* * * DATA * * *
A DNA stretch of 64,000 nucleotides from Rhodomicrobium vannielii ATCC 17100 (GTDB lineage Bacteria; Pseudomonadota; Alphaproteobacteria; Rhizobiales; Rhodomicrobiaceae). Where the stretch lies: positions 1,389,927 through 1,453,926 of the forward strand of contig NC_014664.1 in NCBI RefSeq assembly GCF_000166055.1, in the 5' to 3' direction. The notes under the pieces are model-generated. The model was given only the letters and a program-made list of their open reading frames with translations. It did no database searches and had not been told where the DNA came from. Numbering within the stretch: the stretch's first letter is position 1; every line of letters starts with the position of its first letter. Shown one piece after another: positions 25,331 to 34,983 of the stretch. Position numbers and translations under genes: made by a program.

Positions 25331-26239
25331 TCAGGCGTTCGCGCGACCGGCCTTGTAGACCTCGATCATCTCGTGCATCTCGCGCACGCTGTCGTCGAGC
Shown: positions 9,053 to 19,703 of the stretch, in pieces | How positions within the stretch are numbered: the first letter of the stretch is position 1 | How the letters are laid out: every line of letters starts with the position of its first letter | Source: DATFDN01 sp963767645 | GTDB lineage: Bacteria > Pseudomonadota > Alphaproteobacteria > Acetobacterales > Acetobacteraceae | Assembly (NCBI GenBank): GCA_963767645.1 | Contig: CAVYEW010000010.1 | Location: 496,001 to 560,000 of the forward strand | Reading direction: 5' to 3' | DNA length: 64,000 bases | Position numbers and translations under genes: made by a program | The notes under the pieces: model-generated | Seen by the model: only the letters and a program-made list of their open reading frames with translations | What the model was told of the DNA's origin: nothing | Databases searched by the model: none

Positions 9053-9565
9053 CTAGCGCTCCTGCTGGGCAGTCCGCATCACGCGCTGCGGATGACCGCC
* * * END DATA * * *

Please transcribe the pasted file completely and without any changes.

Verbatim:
A DNA stretch of 64,000 nucleotides from Rhodomicrobium vannielii ATCC 17100 (GTDB lineage Bacteria; Pseudomonadota; Alphaproteobacteria; Rhizobiales; Rhodomicrobiaceae). Where the stretch lies: positions 1,389,927 through 1,453,926 of the forward strand of contig NC_014664.1 in NCBI RefSeq assembly GCF_000166055.1, in the 5' to 3' direction. The notes under the pieces are model-generated. The model was given only the letters and a program-made list of their open reading frames with translations. It did no database searches and had not been told where the DNA came from. Numbering within the stretch: the stretch's first letter is position 1; every line of letters starts with the position of its first letter. Shown one piece after another: positions 25,331 to 34,983 of the stretch. Position numbers and translations under genes: made by a program.

Positions 25331-26239
25331 TCAGGCGTTCGCGCGACCGGCCTTGTAGACCTCGATCATCTCGTGCATCTCGCGCACGCTGTCGTCGAGC
Shown: positions 9,053 to 19,703 of the stretch, in pieces | How positions within the stretch are numbered: the first letter of the stretch is position 1 | How the letters are laid out: every line of letters starts with the position of its first letter | Source: DATFDN01 sp963767645 | GTDB lineage: Bacteria > Pseudomonadota > Alphaproteobacteria > Acetobacterales > Acetobacteraceae | Assembly (NCBI GenBank): GCA_963767645.1 | Contig: CAVYEW010000010.1 | Location: 496,001 to 560,000 of the forward strand | Reading direction: 5' to 3' | DNA length: 64,000 bases | Position numbers and translations under genes: made by a program | The notes under the pieces: model-generated | Seen by the model: only the letters and a program-made list of their open reading frames with translations | What the model was told of the DNA's origin: nothing | Databases searched by the model: none

Positions 9053-9565
9053 CTAGCGCTCCTGCTGGGCAGTCCGCATCACGCGCTGCGGATGACCGCC